Morgaen reacted quickly. As she turned, she kicked the trap she had just set up, with a quick prayer to Saint Terragnis, and was rewarded with a strangled squawk as the crossbow bolt skewered one of the creatures despite the lack of aim. She spun towards two of the others, diving fast towards her and Hazard, and strummed a chord on her guitar which unleashed a wave of force - hitting the creatures in mid-air and blowing them into bloody shreds.
The large bat-like creature dropped from its branch, swooped, and started flying towards them across the cornfield in a series of unpredictable wheeling dives. As it flew, it shrieked again, the same challenging note – and in one or two places, the cornfield started to rustle. Worse, the rustling of the stems seeming to follow a series of squelching sounds. Looking in that direction, Sir Gerigold was horrified to see the limp remnants of the monster’s latest meal waver upright, a hideous bag of bones and skin – then start rolling into the cornfield, towards them.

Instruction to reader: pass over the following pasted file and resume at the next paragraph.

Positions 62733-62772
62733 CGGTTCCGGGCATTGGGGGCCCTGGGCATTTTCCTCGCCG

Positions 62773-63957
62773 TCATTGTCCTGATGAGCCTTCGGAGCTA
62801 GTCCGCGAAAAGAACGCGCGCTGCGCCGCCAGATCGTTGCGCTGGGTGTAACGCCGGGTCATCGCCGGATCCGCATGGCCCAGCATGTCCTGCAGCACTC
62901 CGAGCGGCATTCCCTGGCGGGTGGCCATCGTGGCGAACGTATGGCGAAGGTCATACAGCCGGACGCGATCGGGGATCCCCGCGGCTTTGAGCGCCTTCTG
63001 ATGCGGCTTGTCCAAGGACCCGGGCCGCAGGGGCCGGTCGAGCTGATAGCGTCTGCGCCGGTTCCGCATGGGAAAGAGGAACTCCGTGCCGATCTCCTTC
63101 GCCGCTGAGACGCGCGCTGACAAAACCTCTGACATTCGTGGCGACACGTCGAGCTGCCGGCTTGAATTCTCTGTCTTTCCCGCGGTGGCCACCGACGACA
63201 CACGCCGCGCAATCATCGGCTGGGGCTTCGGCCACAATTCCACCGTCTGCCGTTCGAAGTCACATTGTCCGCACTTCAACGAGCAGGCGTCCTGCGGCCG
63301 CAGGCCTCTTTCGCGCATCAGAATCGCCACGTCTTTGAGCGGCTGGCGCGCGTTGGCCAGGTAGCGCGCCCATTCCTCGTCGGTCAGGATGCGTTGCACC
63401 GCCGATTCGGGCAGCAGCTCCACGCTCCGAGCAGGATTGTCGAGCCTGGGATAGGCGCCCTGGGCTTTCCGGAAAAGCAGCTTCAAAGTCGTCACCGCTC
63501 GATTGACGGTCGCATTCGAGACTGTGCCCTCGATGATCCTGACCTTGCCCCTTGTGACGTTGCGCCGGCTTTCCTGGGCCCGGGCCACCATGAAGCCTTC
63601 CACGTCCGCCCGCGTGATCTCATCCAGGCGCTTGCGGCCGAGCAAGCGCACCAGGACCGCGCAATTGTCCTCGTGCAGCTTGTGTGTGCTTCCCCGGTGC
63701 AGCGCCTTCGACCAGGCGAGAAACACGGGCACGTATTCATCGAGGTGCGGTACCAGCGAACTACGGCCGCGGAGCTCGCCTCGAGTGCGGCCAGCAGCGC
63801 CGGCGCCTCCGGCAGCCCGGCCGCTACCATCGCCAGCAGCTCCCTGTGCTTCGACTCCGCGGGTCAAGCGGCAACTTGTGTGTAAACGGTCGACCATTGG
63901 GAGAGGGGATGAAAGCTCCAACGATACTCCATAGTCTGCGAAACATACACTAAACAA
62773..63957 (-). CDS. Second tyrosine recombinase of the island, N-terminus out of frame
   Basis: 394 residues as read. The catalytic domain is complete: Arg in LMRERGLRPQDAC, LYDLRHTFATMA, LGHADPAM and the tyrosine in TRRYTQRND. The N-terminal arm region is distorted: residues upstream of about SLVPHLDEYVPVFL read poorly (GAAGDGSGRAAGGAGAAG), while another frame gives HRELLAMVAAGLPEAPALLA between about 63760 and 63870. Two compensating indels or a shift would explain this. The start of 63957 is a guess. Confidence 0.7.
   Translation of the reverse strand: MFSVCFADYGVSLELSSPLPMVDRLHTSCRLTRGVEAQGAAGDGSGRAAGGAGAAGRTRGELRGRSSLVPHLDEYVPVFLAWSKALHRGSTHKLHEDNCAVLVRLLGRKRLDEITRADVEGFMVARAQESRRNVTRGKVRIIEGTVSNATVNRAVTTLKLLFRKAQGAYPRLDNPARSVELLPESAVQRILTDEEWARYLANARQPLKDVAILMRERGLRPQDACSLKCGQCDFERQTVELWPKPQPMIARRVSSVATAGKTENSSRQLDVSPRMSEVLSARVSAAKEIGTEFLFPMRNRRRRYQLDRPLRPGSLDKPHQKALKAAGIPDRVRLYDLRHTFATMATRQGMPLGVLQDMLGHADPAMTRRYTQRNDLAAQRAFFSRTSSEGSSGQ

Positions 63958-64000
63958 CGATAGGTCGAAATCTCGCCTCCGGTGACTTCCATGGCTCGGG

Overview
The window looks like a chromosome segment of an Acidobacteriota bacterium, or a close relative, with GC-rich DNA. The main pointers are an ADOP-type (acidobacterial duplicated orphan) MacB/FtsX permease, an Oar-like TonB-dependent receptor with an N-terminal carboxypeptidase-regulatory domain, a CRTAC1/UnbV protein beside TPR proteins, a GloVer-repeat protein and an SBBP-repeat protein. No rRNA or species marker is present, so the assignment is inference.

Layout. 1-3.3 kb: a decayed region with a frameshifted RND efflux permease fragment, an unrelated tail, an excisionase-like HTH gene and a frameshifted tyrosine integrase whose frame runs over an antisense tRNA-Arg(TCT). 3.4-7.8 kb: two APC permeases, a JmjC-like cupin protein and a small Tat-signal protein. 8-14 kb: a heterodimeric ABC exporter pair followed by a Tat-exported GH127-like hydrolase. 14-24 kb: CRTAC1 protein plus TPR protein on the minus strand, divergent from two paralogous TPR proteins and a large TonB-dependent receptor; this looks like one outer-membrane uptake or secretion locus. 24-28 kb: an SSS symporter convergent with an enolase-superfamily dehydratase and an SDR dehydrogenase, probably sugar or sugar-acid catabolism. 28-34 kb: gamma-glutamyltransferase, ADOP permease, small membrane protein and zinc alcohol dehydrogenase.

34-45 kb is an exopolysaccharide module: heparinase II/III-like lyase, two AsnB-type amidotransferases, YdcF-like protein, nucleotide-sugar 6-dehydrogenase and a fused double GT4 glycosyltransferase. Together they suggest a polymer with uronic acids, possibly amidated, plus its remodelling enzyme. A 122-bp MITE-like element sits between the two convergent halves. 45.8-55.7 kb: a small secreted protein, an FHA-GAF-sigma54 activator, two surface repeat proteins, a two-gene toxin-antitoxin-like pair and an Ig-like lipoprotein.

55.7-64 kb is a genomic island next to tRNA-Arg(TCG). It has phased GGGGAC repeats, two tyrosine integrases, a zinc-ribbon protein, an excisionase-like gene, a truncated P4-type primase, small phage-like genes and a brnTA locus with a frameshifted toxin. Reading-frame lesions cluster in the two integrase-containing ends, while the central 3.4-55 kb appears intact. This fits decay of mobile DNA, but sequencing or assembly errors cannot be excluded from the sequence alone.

Then the corn parted, dreadfully close – and a similar sack of skin rolled out, with a squelching sound, heading straight towards Hazard.
“We have undead coming in, too!” Sir Gerigold shouted to warn the others, before readying himself for the bat-creatures’ attack.
The skin-sack reared up next to Hazard, and raised a sagging arm. With a ripple over its entire body, it slapped, hard, at the fighter; but he raised one arm in time, and the new splint vambrace with Sune’s symbols engraved on it deflected the force of the squelching, horrible attack. Two more of the creatures, however, rolled out of the cornfield next to Hazard and Morgaen – that made three of them, surrounding the fighter and the bard.